Cultural agencies to restore damaged heritage structures

A team of experts that will be formed and will visit the sites starting October 17, with mobilization fund from the National Commission for Culture and the Arts

HERITAGE IN DANGER. The bell tower of the Church of San Pedro Apostol in Loboc, Bohol is in ruins. Photo by Robert Michael Poole

MANILA, Philippines – Three cultural agencies will be leading efforts to rescue and rehabilitate the many heritage structures damaged by the 7.2-magnitude earthquake that shook Bohol, Cebu, and other parts of Visayas and Mindanao on Tuesday, October 15.

In a statement, the board of the National Commission for Culture and the Arts (NCCA) outlined the plan to assess the damage sustained by the structures and how to move forward in restoring them, in coordination with the National Historical Commission of the Philippines (NHCP) and the National Museum (NM).

“We express our commitment to rescue and, later, rehabilitate, damaged heritage structures, many of them churches that have been part of the life of the people for centuries, in collaboration with the Catholic Church, local government officials and communities,” said the NCCA Board of Commissioners in a statement released after a meeting convened to address the disaster.

At least 10 iconic churches in Cebu and Bohol suffered severe damage from the earthquake and its aftershocks. In Bohol, at least 22 churches are damaged, Bohol board member Cesar Tomas Lopez told the government-run People’s Television.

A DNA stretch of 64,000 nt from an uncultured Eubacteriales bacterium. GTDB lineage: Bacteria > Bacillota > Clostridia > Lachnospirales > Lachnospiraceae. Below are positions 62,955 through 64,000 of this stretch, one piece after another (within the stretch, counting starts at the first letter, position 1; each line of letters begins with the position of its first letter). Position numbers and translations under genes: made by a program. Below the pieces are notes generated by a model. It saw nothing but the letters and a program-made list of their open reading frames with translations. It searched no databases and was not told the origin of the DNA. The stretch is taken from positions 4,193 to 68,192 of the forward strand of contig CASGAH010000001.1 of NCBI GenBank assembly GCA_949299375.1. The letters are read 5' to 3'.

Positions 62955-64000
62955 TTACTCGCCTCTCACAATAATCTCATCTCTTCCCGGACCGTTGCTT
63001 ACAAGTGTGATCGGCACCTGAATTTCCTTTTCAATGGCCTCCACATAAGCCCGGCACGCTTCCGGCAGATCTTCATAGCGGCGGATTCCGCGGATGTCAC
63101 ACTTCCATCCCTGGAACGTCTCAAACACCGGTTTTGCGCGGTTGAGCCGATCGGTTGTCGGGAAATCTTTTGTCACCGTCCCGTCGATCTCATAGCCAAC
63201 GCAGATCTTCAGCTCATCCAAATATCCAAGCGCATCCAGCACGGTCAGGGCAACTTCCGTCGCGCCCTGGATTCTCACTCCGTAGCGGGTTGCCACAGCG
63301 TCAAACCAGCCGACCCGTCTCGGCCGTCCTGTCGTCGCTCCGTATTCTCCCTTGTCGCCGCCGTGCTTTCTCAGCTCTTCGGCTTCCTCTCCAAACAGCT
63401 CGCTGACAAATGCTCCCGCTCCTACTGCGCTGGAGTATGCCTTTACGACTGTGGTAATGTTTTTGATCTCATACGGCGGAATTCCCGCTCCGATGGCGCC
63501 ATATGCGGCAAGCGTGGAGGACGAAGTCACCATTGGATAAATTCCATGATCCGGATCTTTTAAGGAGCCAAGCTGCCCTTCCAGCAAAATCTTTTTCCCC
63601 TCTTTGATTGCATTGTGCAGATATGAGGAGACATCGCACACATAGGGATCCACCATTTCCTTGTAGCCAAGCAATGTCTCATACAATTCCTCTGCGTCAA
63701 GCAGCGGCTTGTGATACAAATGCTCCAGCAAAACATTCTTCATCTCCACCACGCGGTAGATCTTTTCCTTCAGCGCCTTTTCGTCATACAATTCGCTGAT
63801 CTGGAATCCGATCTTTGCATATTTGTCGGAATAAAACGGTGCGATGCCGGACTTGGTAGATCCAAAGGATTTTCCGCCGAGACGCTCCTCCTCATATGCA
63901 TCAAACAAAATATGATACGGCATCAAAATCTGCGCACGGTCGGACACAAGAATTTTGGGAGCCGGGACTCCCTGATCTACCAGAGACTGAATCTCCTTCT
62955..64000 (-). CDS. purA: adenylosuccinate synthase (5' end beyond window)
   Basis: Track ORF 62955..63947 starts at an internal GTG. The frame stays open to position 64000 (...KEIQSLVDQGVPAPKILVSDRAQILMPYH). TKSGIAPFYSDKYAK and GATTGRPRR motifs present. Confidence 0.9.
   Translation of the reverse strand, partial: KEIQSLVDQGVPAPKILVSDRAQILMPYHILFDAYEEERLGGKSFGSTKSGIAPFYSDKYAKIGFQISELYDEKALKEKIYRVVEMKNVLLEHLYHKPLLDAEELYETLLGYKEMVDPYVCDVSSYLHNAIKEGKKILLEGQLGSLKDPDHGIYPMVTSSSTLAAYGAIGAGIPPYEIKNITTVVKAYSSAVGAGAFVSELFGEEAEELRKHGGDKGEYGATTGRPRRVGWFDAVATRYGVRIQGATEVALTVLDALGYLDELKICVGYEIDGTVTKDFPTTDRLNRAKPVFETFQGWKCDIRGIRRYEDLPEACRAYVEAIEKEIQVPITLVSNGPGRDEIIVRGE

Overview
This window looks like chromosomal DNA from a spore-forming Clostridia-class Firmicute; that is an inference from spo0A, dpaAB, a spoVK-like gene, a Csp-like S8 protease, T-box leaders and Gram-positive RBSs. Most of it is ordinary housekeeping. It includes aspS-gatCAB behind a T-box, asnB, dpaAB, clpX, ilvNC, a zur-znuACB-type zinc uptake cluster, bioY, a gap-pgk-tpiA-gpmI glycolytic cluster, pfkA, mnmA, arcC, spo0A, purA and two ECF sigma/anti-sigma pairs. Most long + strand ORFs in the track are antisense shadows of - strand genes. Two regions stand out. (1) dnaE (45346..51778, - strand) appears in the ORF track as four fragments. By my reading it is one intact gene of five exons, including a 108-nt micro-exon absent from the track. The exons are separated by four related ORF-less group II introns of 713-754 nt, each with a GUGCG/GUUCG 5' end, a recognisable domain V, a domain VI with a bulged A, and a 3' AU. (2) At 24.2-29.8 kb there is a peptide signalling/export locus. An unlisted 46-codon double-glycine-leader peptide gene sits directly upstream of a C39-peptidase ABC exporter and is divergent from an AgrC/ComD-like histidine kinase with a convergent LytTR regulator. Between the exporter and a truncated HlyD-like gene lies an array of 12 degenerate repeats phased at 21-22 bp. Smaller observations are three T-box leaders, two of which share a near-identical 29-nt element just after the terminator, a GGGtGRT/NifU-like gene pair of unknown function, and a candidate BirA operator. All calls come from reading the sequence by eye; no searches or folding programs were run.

Many of the destroyed structures are declared National Cultural Treasures, National Historical Landmarks, and Important Cultural Properties, which are protected under the National Cultural Heritage Act of 2009. This law mandates government to prioritize National Cultural Treasures and National Historical Landmarks during natural disasters.

The NCCA, NHCP, and NM will be taking the following steps:

  • Form Heritage Task Force, a team of experts, and send it starting Thursday, October 17, to inspect, evaluate, and establish the severity of damage. The team will identify properties that immediately need to be secured, decide on priorities for restoration, estimate the amount of human and financial resources necessary, and establish important linkages with stakeholders.
  • Have Heritage Task Force coordinate with the Catholic Church and national and local government units in the restoration efforts.
  • Provide, through NCCA, a mobilization fund for the initial assessment, while waiting for a decision from the national government on rescue and rehabilitation efforts “as a whole.” 
  • Convene and discuss the findings of Heritage Task Force and submit an official report to the Office of the President.

Wake-up call

Heritage Conservation Society said the destruction of several iconic colonial-period churches should serve as a wake-up call to government agencies and civil society.

“We hope that this incident sends a strong message to the national government to invest in our cultural heritage by allotting significant funding for periodic maintenance and preventive measures, such as retrofitting of our built heritage,” the group said in a statement. 

But they also urged the private sector to be part of the effort.

“We also ask that heritage professionals and experts from both the public and private sector be convened to plan the proper reconstruction and restoration of our damaged cultural properties.” –

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